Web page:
Meanwhile, something else was going on among Black Americans: not everybody believed in Dr. King’s non-violence, and not everybody was so sure about full participation in American life. Altogether, Black America remained ambivalent and anxious about all that. That full participation implied a challenge to compete on common ground. What if it didn’t work out? An alternate view emerged, personified first by Malcolm X, who called MLK an “Uncle Tom,” and then by the younger generation, Stokely Carmichael, the Black Panthers and others retailing various brands of Black Power, Black Nationalism, and Black Separatism. It amounted, for some, in declining that invitation to participate fully in American life. “No thanks. We’ll go our own way.” That sentiment has prevailed ever since.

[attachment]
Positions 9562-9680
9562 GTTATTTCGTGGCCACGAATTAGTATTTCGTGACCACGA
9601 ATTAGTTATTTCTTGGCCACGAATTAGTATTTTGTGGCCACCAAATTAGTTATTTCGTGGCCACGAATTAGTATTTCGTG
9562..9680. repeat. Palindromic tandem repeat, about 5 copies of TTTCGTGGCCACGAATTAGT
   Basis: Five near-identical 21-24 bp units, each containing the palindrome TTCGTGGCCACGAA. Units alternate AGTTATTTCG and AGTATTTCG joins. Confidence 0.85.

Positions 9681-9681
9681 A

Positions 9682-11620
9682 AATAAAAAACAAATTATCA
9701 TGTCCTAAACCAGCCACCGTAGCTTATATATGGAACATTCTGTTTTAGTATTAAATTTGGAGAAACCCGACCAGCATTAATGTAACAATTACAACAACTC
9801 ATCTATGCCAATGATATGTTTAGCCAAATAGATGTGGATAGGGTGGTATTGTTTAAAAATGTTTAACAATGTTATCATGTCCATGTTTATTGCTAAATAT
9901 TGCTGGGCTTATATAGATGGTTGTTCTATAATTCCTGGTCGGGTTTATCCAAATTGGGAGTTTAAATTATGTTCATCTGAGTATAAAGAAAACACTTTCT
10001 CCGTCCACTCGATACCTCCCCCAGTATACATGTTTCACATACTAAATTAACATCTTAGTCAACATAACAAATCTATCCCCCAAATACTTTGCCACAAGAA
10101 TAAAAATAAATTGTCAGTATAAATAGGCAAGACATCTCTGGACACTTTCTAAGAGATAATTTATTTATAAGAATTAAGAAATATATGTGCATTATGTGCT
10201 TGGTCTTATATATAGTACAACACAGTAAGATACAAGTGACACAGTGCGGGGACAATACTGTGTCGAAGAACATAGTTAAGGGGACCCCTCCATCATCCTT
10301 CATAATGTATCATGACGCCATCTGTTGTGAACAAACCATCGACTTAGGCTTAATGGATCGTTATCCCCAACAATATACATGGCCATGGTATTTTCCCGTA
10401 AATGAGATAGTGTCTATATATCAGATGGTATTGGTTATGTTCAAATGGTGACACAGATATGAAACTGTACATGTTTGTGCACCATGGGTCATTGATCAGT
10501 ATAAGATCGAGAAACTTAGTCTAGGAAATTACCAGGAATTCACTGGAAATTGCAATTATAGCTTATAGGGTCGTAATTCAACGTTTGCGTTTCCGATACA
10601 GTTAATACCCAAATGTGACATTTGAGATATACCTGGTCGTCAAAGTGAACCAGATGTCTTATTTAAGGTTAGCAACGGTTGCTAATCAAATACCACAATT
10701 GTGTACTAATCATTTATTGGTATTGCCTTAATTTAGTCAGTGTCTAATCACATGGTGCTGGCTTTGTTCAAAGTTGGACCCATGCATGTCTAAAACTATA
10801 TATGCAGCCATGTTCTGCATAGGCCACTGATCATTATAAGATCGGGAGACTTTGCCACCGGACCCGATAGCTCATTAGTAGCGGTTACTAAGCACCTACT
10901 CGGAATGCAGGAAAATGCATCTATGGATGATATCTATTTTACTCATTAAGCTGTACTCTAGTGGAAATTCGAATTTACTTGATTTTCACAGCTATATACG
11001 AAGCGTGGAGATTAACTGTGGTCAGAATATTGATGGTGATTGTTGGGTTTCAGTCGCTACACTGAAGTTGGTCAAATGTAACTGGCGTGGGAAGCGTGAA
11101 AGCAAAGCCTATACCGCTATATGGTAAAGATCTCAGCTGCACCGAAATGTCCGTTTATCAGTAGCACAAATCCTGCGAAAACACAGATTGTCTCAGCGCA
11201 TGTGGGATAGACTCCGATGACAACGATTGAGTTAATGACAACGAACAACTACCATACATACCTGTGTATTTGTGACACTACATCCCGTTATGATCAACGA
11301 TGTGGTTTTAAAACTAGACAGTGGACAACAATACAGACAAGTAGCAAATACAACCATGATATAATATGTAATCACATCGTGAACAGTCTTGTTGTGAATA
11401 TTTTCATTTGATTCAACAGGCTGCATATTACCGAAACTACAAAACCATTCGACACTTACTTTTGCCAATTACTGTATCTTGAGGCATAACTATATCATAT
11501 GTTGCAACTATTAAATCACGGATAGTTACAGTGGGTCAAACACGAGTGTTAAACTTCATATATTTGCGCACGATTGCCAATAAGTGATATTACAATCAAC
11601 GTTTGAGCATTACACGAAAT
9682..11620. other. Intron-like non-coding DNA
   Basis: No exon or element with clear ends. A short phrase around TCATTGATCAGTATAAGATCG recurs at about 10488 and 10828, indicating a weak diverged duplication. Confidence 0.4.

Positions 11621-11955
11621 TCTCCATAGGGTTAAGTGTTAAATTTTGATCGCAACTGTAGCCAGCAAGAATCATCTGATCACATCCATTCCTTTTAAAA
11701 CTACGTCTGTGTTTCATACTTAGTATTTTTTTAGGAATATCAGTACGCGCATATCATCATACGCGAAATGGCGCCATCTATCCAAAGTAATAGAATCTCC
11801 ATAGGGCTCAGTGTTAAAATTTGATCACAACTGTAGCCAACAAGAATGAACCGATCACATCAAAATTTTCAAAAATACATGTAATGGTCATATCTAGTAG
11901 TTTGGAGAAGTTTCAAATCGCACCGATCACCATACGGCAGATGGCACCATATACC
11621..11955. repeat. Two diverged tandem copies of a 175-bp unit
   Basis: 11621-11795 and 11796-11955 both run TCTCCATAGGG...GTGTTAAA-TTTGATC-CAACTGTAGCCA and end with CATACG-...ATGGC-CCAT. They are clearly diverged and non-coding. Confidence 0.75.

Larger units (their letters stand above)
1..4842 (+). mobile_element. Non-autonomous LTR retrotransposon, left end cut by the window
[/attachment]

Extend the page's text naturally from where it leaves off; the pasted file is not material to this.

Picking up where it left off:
So, the outcome to all that federal legislation of the 1960s turned out not to be the clear-cut victory (like World War Two) that liberals and progressives so breathlessly expected. The civil rights acts had some startling adverse consequences, too. They swept away much of the parallel service and professional economy that Blacks had constructed to get around all the old exclusions of everyday life. With that went a lot of the Black middle-class, the business owners especially. In its place, the liberal-and-progressive government provided “public assistance” — a self-reinforcing poverty generator that got ever worse, especially in big cities where de-industrialization started destroying the working-class job base beginning in the 1970s.  Fist tap Big Don.

Friday, February 06, 2015

these old republicans pretending to hide their purses and clutch their pearls tickle me...,

WaPo |  President Obama has never been one to go easy on America.

As a new president, he dismissed the idea of American exceptionalism, noting that Greeks think their country is special, too. He labeled the Bush-era interrogation practices, euphemistically called “harsh” for years, as torture. America, he has suggested, has much to answer given its history in Latin America and the Middle East.